by Rajeev Sharma Jul 14, 2013 08:45 IST
The UPA government has a new and unaccounted challenge on the foreign policy front in this election year: China upping the ante on the issue of Sino-Indian border dispute. The Congress-led UPA government will do well in thinking and acting ahead of China in the ongoing political chess game because its failure to do so would inevitably cost it dearly in the domestic politics.
The danger of a future Chinese incursion into the Indian side of the Line of Actual Control (LAC) is far from over and no one can guarantee that future Chinese incursions will not result in an ugly situation on the unsettled Sino-Indian border.
This is the pithy but accurate description of the Sino-Indian border row. Interlocutors on the Indian side cannot vouch for exactly how the ongoing border dispute between Asia’s largest neighbours is going to play out in the near future. China is in the driver’s seat. It is China who will decide the agenda of the Sino-Indian border dispute negotiations as India has little to offer to influence the process.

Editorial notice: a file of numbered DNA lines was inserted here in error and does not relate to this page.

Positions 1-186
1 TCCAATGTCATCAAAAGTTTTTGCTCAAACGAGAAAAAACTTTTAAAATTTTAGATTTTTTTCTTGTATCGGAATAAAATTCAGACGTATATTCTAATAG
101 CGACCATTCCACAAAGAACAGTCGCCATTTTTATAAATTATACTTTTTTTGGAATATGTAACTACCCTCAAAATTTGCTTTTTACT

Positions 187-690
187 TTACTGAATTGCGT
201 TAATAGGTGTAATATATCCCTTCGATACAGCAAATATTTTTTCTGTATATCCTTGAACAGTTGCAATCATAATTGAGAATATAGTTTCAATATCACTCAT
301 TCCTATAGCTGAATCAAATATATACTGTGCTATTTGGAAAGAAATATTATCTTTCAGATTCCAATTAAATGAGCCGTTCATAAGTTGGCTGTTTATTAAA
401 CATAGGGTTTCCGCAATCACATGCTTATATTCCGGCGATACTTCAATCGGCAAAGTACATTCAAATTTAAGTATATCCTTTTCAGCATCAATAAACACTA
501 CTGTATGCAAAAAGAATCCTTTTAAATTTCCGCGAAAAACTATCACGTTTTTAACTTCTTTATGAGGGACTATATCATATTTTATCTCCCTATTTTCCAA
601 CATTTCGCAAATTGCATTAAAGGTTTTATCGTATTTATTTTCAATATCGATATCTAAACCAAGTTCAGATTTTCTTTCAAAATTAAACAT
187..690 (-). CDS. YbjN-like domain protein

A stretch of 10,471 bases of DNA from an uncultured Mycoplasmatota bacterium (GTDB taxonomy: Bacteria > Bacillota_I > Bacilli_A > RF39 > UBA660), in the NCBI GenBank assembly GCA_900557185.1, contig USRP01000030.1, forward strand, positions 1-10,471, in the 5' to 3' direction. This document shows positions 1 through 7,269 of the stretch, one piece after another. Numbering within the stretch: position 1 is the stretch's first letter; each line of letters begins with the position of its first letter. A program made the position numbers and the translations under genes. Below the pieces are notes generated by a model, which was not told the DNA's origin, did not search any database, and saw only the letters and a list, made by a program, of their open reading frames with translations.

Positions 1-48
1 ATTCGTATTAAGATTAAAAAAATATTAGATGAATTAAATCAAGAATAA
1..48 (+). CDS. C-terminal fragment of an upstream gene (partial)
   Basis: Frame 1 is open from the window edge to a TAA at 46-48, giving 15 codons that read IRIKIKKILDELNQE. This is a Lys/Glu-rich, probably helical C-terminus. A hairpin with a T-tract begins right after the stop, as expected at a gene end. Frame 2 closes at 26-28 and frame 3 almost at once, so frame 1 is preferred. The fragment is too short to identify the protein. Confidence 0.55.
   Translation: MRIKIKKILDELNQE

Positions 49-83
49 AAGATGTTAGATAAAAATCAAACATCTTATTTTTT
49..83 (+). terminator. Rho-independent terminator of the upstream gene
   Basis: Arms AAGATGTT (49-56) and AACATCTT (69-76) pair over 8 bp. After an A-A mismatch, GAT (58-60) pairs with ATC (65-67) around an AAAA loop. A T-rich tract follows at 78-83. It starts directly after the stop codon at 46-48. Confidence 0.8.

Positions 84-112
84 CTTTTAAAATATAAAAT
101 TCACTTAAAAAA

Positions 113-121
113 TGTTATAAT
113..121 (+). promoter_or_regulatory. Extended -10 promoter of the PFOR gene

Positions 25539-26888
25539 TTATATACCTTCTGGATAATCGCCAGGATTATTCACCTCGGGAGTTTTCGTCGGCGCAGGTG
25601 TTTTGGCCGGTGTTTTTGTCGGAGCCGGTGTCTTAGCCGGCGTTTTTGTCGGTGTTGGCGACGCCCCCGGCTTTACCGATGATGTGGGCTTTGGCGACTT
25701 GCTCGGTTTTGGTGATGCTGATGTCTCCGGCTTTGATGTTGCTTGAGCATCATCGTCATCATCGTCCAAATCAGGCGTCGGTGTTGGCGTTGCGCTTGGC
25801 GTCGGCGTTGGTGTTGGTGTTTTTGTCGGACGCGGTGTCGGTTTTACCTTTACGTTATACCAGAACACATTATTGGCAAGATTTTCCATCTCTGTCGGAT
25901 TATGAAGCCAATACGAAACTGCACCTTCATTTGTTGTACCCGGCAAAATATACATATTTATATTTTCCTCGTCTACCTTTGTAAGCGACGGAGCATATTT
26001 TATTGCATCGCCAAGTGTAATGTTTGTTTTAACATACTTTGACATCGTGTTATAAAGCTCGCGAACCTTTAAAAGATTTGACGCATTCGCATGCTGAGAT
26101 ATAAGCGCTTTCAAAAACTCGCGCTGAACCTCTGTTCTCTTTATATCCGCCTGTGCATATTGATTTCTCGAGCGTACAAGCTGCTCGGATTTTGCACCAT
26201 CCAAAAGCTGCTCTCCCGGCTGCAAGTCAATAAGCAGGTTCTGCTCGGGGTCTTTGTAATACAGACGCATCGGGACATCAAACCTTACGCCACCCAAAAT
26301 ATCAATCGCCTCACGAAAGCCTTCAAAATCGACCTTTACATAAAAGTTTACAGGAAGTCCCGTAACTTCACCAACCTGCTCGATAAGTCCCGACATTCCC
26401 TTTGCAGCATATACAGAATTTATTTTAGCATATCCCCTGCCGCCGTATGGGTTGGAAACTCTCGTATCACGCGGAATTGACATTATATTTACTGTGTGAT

This, in a nutshell is the current picture of the Sino-Indian border dispute, even as the two sides’ Special Representatives are staying engaged to find a solution to the vexed problem.
The situation is all the more worrisome as Indian government sources have admitted that troops of India and China did have a “face-to-face” situation in the Chumar sector of Ladakh after Chinese troops transgressed into the Indian side on 17 June due to “differing perceptions” of the boundary.
The admission tells two significant things. One, the new Chinese dispensation is continuing to pile up pressure on India to settle the boundary dispute at the earliest. Two, the Indian attitude is no longer diffident. The Indians have started to pay back the Chinese in the same coin and are no longer averse to engaging them in a face-off.
This is the second time in the space of two months when the Indian troops have dared China and stood their ground, refusing to let the Chinese troops dictate their terms to the Indians. The 17 June episode is the second in a matter of about two months after the first incident of a three-week-long 19-km-deep incursion in Daulat Beg Oldi in the same sector, triggered on 15 April.